Hope y'all are doing great! So, here’s the deal. We're trying to up our game with how we handle our HVAC/plumbing service calls, and we could use some pointers from you wise folks.
Here’s How We Roll Now:
Little Hiccups We’re Running Into:
Here’s where you come in:
Your wisdom, rants, raves, and GIFs are all welcome. Help us get better at what we do, and who knows, maybe there’ll be some virtual cookies in it for you! 🍪
Thanks a bunch and catch you on the flip side!
Hi Alex! I love this post! Thanks for coming to the Community to ask such great questions! And I love that you call your CSRs superstars! 🌟 I'm reposting your question in the CSR/Dispatcher group for more visibility.
Something that has worked for our company when scheduling service calls is allowing the CSRs to assign a call to a technician. We do this by using time slots and we also use a call prioritization system. We label the calls a level 0, 1, 2, 3, 4, or 5 and then we have technicians that are qualified for each of those calls. The levels align with our technician skill level. So a level 1 call is a Maintenance call for equipment that is 1-4 years old. I know that an entry level technician (level 1) has the training and skills to do this type of call. Level 2 is a maintenance call for equipment that is 5-9 years old. Level 3 is a maintenance call 10+ years. Level 4 is a demand service/repair call that is 0-9 years, level 5 is a demand service/repair call that is 10+ years old. The higher the level, the greater the technical skills and the communication skills that are required for the job. A level 0 is a warranty or recall and we manage those call by call.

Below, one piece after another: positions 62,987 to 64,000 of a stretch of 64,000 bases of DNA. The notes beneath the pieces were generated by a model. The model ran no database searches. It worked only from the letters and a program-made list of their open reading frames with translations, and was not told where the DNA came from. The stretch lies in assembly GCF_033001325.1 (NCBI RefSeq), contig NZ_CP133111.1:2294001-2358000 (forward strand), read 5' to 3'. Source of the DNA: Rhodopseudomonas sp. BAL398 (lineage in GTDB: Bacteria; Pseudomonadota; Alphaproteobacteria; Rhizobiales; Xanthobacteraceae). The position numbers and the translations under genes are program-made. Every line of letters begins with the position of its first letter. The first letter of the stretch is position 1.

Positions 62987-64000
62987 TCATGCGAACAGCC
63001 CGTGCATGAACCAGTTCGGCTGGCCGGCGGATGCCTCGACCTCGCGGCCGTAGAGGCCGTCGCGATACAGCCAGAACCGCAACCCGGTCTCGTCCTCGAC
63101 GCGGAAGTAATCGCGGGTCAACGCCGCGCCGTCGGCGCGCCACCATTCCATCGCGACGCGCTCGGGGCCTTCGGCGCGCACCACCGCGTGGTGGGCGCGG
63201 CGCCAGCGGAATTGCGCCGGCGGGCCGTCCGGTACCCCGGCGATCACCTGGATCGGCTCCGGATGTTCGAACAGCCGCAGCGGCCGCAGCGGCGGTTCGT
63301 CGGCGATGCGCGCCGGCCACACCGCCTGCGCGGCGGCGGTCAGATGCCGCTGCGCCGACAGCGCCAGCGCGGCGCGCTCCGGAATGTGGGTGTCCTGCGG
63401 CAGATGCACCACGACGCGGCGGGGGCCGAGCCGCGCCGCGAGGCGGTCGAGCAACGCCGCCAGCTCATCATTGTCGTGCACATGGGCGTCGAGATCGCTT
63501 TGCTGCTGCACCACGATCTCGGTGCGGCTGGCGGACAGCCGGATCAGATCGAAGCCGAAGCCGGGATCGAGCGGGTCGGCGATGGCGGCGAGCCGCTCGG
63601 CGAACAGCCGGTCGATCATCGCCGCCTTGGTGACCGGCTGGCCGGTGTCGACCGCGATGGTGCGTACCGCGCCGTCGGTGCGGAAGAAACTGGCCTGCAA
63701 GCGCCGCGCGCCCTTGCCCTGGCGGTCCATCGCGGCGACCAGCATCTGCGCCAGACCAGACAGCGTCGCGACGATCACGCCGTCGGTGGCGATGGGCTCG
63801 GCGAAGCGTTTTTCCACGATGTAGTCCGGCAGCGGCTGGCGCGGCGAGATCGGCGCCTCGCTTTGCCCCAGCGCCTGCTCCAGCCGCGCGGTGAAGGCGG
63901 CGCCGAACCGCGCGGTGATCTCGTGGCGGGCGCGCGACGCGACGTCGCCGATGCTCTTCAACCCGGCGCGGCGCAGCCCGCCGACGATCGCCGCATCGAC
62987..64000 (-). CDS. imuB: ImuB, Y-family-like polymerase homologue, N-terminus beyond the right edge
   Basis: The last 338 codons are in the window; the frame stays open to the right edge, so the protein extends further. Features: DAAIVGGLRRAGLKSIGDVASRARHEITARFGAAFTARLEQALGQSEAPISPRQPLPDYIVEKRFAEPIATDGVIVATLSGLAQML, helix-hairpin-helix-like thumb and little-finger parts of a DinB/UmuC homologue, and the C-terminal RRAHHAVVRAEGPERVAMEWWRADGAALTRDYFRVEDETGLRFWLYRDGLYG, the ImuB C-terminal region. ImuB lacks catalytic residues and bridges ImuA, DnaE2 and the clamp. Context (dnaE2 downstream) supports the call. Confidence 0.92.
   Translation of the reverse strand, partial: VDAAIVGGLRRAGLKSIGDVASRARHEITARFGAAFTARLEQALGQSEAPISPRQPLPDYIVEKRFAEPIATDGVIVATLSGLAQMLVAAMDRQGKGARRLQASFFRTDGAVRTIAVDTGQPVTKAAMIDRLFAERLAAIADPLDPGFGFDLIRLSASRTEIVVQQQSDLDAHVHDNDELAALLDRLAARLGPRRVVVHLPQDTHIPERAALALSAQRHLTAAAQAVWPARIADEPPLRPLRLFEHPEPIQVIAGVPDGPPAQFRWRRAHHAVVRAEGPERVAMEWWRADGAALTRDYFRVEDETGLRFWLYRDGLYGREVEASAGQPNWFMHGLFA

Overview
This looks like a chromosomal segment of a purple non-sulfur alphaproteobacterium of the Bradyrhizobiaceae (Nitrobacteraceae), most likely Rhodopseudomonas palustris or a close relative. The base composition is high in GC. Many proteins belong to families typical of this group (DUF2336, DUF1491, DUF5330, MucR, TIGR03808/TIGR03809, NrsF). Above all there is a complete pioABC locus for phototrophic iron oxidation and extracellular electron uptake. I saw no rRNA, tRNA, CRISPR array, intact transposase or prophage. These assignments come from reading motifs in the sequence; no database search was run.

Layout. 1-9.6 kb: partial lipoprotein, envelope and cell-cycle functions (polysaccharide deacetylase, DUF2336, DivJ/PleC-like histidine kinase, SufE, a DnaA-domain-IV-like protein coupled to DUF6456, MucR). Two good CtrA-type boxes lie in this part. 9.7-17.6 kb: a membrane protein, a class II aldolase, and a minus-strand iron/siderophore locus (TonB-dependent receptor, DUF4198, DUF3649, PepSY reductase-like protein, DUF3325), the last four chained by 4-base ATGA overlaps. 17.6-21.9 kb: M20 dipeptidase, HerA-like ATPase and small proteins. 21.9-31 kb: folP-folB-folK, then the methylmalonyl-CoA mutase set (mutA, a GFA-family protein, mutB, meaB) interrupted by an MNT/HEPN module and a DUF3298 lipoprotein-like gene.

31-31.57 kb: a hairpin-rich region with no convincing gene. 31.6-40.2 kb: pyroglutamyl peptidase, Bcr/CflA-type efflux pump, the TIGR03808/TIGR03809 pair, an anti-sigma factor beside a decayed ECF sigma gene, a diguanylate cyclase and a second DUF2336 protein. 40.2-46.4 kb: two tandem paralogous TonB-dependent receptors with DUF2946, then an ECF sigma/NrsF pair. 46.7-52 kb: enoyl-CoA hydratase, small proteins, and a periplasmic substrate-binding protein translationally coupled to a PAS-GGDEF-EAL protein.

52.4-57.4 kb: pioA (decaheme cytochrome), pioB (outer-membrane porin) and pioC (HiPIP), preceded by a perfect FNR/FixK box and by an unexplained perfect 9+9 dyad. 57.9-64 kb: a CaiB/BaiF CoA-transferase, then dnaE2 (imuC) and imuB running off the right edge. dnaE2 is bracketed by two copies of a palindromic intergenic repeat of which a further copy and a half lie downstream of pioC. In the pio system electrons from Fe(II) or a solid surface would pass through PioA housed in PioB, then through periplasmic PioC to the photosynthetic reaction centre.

By giving the CSRs the power to book the calls on the schedule according to skill level, we keep our schedule full and prioritize our level 3 and level 5 calls, because those have the highest lead opportunity for replacement. Our dispatchers manage the calls and move them around if needed. We do use 2 hour time slots and have an urgency list for emergencies. When an emergency comes in, we will assess the level of calls on the board (and technician availability) and reschedule as needed.
Our goal is a great customer experience, so we try to not to move an appointment more than once. Our other goal is to prioritize high level calls so we can optimize our potential for leads and future replacements. Let me know if this makes sense or if you have additional questions!
ACP is a great tool, and so is Dispatch Pro. I'd definitely look into those.
For training, check out all of our ten minute trainings in the CSR/Dispatcher Group Knowledge Base.
These are great trainings to watch individually or share at a team meeting. Best wishes!
Firstly, I love your playful delivery @AlexPhylactou! Everything you posed are things we all have asked ourselves how we can improve upon. Based on my personal experience, 1. Time Slots should be coordinated with job types (i.e. maintenance vs. emergency) (bonus- tie in tech skills to job types), and when it comes to 2. Tech Scheduling -- depending on the structure at your organization, there should ideally be the service tech who runs the service, anything additional that comes about (hvac unit is shot) then you'd get the sales/install team out there to assess and have the service tech move onto the next "service" job. This also covers the 3. Emergencies that arise when the tech is onsite. As it pertains to 4. Staying in the Loop -- train techs to use the little clock icon at the bottom right on their mobile tablet, this will send a "wrap-up" message to the office letting them know their ETA and will streamline this communication between field and office. This message will appear on the right of the dispatch board. Lastly, 5. Training - is your team using Dispatch Pro?
- Sheena @ NIFT